To better manage plastic waste, Los Angeles is in talks with Technisoil, an innovative manufacturing company, to viably incorporate plastic into the city’s roads. Substituting asphalt road materials with upcycled plastic waste could spell cost savings for both road construction and waste management endeavors.
To address the two key global issues of excess plastic waste and sustainable road maintenance, Los Angeles and Technisoil are jointly piloting the use of recycled plastic in road construction plans. The innovative method will be tested at the corner of West First Street and North Grand Avenue. First, plastic waste will be fragmented into pellets. These pellets will next be melted into a type of oil-based material, called bitumen. Bitumen is the petroleum-based binding agent in asphalt. Thus, the “plastic oil” will then be mixed in with other paving materials to create a type of plastic-infused asphalt.
What are some advantages to these plastic roads? First, they are a less expensive alternative when compared to bitumen or traditional asphalt. Because plastic-suffused asphalt reduces the amount of petroleum in asphalt, these roads require less time to assemble, making them a more financially feasible choice. Similarly, these roads have a lower carbon footprint because the repurposed plastic produces less emissions. These plastic roads are durable, have a longer lifespan and are seven times stronger than regular asphalt, translating into less need for road maintenance.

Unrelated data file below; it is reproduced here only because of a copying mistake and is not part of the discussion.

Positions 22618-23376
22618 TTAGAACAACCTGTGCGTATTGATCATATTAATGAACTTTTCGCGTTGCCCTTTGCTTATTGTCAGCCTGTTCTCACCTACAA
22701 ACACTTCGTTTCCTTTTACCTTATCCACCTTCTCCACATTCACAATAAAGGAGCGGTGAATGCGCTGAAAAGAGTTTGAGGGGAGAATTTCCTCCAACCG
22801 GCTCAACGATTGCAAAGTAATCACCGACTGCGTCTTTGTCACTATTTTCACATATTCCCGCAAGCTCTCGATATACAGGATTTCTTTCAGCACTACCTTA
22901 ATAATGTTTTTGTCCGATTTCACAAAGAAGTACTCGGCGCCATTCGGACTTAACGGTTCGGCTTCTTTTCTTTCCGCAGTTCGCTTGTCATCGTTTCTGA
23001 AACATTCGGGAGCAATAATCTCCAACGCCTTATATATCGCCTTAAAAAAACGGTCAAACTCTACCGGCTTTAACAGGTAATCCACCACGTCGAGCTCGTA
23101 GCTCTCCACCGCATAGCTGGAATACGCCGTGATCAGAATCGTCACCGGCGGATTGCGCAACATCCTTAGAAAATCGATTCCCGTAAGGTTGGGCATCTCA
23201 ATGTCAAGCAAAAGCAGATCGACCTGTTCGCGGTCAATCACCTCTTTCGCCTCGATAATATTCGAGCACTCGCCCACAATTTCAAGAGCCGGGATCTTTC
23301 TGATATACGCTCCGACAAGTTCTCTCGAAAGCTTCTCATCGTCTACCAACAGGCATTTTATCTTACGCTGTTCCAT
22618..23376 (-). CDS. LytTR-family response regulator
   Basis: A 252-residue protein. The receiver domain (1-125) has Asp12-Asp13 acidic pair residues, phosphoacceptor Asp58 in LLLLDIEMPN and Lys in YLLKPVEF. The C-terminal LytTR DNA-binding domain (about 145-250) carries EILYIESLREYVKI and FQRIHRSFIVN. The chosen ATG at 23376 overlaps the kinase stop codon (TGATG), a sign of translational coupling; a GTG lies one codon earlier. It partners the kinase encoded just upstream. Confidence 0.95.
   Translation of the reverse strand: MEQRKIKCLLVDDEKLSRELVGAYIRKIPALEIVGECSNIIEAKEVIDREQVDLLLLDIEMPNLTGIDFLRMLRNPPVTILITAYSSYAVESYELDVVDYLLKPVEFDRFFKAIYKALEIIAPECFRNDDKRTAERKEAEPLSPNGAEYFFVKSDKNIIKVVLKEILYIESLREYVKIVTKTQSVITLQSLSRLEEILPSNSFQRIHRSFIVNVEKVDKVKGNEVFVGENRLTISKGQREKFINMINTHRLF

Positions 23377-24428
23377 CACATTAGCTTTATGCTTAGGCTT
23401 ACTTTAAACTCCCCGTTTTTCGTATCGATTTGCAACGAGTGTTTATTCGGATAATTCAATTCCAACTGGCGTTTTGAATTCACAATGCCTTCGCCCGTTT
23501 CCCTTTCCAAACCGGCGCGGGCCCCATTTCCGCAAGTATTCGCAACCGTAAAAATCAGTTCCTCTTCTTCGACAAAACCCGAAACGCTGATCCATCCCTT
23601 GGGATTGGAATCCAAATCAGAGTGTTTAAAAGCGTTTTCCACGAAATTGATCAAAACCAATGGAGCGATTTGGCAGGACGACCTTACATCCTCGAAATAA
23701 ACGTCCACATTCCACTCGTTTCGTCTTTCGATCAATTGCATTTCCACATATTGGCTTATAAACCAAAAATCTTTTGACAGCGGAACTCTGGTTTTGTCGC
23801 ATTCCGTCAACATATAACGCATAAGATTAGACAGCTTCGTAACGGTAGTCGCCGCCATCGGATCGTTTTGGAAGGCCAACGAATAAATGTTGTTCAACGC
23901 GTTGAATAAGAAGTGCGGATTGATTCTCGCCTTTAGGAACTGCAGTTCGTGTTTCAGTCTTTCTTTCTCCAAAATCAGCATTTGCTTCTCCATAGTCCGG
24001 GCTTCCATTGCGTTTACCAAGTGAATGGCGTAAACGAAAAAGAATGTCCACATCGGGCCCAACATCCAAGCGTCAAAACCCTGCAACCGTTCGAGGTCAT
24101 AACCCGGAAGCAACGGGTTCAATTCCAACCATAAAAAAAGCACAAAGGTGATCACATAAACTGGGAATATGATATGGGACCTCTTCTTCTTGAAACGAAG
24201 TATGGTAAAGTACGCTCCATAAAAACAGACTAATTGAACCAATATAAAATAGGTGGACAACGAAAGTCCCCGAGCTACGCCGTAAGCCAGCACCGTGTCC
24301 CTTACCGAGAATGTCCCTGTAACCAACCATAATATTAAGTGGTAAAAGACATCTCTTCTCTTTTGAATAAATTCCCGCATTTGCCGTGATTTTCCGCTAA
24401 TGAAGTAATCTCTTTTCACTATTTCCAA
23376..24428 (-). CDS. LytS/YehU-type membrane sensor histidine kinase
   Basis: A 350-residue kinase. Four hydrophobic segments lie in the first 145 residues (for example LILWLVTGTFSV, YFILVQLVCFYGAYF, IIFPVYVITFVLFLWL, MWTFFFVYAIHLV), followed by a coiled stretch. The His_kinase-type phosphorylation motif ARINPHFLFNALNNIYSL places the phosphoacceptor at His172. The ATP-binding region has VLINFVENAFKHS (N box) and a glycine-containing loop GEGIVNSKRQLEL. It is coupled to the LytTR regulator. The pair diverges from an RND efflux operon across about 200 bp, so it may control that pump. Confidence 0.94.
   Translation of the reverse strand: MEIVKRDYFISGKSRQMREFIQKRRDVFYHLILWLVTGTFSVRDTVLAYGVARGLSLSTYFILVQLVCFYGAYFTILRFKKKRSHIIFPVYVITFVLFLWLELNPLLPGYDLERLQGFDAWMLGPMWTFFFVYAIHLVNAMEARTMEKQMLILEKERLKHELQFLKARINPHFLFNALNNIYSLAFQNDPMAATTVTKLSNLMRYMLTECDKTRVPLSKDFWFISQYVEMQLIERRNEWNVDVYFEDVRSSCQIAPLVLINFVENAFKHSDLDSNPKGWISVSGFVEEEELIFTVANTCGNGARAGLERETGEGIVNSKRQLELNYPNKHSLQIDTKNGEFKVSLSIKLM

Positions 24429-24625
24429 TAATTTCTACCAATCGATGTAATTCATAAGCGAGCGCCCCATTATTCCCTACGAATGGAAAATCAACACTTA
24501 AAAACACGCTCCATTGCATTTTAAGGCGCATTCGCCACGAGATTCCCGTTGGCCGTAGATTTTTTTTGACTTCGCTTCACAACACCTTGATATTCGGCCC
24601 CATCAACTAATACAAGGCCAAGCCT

Environmentalists worry that the plastic will leach into waterways. But both the city of Los Angeles and Technisoil claim they’ve performed tests that prove otherwise.
The timing is opportune for Los Angeles to leverage recycled plastic because China has ceased accepting recyclables from the City of Angels. Rather than having plastic accumulate in Southern California landfills, this venture promises to effectively utilize plastic while concurrently alleviating waste management and road construction costs.